Credit: K-State Research and Extension

Santa Barbara County could reap up to $40 million over the next 15 years in settlement payments from manufacturers and distributors of opioid-based medications — think Purdue Pharmaceuticals, Johnson & Johnson, CVS, and Walgreens, plus many others — as part of a statewide settlement ranging in estimated value from $738 million to $1.8 billion.

Santa Barbara County’s cut is estimated somewhere between $17 and $40 million. Of that, 15 percent will go to the outside counsel hired by the county supervisors to prosecute this case, Keller Rohrback. The litigation, which played out in a federal courthouse in Ohio, involved allegations of unfair competition and false advertising by opioid makers and marketeers who distributed “large volumes of opioids in Santa Barbara County despite knowledge of the growing epidemic caused by opioid misuse and failing to prevent and report suspicious opioid orders as required by State and Federal law,” according to an account issued by the County Counsel’s office.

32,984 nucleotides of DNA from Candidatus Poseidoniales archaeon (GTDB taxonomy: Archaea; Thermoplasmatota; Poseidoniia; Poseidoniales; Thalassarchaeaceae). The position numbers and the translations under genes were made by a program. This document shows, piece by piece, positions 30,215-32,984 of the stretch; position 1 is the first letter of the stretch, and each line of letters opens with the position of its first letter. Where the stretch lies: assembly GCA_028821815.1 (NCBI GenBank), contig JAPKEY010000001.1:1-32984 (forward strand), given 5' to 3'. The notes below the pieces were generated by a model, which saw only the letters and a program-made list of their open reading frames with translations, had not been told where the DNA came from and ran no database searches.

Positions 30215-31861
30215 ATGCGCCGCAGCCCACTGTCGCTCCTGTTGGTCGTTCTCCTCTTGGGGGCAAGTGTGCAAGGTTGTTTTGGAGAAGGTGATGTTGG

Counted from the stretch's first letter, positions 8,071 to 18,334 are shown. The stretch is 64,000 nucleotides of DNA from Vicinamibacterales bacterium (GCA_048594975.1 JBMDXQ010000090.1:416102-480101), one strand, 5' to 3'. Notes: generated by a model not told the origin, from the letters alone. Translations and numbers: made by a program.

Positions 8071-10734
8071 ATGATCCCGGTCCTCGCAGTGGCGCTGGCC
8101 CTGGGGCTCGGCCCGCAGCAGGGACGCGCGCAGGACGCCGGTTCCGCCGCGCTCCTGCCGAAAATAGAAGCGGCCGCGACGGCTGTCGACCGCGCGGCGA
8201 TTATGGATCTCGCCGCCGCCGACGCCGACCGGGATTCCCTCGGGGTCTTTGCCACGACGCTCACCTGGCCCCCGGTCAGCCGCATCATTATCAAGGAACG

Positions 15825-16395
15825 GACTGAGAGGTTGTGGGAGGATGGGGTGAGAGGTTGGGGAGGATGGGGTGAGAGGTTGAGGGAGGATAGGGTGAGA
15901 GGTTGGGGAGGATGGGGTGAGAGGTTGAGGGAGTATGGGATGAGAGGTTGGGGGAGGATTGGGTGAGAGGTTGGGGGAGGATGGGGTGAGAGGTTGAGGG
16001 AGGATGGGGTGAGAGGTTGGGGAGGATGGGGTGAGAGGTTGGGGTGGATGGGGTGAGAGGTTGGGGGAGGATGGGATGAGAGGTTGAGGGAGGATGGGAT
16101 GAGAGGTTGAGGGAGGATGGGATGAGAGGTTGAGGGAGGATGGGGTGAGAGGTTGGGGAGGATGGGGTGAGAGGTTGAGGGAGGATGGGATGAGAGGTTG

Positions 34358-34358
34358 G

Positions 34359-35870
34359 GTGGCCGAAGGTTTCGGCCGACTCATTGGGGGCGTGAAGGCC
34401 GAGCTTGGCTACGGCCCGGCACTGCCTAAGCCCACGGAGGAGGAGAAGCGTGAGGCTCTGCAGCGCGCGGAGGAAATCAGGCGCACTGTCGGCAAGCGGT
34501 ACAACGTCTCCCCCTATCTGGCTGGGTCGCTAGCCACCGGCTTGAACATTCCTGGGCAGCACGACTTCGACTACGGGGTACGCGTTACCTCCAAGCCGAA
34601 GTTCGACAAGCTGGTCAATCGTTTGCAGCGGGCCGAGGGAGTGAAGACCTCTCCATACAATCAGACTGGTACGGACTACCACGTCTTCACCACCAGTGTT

Aside from legal fees, these funds must be spent on opioid abatement programs. Santa Barbara County, like every other jurisdiction, has experienced a deadly and devastating blurring of the lines that traditionally have separated legal and medically prescribed drug consumption and the illegal consumption of outlawed substances. Many who have become addicted to illegal substances started out taking legally prescribed medications, the addictive properties of which were intentionally understated and misrepresented for marketing purposes. Last year, the Santa Barbara County Sheriff’s Office reported 168 drug overdose deaths, of which 115 were from fentanyl. In 2020, the number of overdose deaths was 113, with just 37 being fentanyl-related.


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